Momjian has been actively involved in Armenian Studies for over three decades. He has been a NAASR member for many years and a frequent collaborator on programs with Columbia University, co-sponsored by NAASR. After graduating from Columbia Law School, he was elected to the Board of Directors of the Armenian Center at Columbia University, where he is the immediate past chair. He served as co-chair of the Armenian Church Earthquake Fund, spearheading a regional effort that raised over a half-million dollars for the survivors of the devastating 1988 earthquake. A passionate collector of Armenian social history, his material artifacts were exhibited at the centennial anniversary of the Armenian Genocide. He is an adjunct professor of Law at Villanova University and an adjunct professor of psychiatry at the Drexel University College of Medicine. He has won numerous awards for his public-interest work on behalf of underserved and minority communities and is listed in Who’s Who in America and Best Lawyers in America.
Dr. Mouradian is the Armenian and Georgian Area Specialist in the African and Middle Eastern Division (Near East Section) at the Library of Congress; and a lecturer in Middle Eastern, South Asian, and African Studies (MESAAS) at Columbia University. He is the author of The Resistance Network: The Armenian Genocide and Humanitarianism in Ottoman Syria, 1915-1918. He is a NAASR member, a frequent presenter at NAASR programs and Leadership Circle events, and works closely with NAASR on programs at Columbia University. A former editor of the Armenian Weekly, Dr. Mouradian is the co-editor of a forthcoming book on late-Ottoman history and the editor of The Armenian Review. He served as the Henry S. Khanzadian Kazan visiting professor at California State University – Fresno and was a visiting assistant professor at the Division of Global Affairs at Rutgers University. He has received numerous awards and fellowships. He holds a PhD in history from the Strassler Center for Holocaust and Genocide Studies at Clark University and a BS in biology from Haigazian University.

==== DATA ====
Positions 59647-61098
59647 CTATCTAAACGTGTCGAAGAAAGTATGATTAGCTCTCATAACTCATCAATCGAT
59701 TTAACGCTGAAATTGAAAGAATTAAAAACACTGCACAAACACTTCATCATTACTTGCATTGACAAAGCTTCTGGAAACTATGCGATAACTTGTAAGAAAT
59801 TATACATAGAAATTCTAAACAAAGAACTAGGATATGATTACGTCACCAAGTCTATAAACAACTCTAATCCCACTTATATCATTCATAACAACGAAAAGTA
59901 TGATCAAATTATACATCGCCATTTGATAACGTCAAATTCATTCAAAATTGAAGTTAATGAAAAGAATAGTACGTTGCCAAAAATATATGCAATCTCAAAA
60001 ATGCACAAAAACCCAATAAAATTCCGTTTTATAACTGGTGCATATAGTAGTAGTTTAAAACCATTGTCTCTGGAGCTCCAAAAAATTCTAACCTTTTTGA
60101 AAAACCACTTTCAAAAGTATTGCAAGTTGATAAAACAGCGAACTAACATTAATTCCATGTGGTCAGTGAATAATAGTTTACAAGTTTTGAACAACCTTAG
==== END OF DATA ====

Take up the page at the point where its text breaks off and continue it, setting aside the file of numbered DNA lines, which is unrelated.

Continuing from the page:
Dr. Ohanyan is the Richard B. Finnegan Distinguished Professor of Political Science and International Relations at Stonehill College and two-time Fulbright Scholar to the South Caucasus. She is a NAASR Leadership Circle member, a frequent presenter at NAASR programs and a very active member of NAASR’s Contemporary Topics Committee. She is an author and (co)editor of five books, including Russia Abroad: Driving Regional Fracture in Post-Communist Eurasia and Beyond (edited, Georgetown University Press, 2018), and Networked Regionalism as Conflict Management (Stanford University Press, 2015). Her most recent book manuscript is The Neighborhood Effect: The Imperial Roots of Regional Fracture in Eurasia, forthcoming with Stanford University Press in 2022. Her articles have appeared in numerous prestigious journals and newspapers. She served as a doctoral and post-doctoral fellow at the Kennedy School of Government, Harvard University. She received her PhD in Political Science from Syracuse University.
Incumbents re-elected for a three-year term were Roupen Berberian of Glendale, CA; Joan Kolligian of Arlington, MA; Nancy Kolligian of Watertown, MA; Margaret Mgrublian, of Pasadena, CA; Bruce Roat of Los Angeles, CA; and Raffi Yeghiayan, advisor, of Bedford, MA.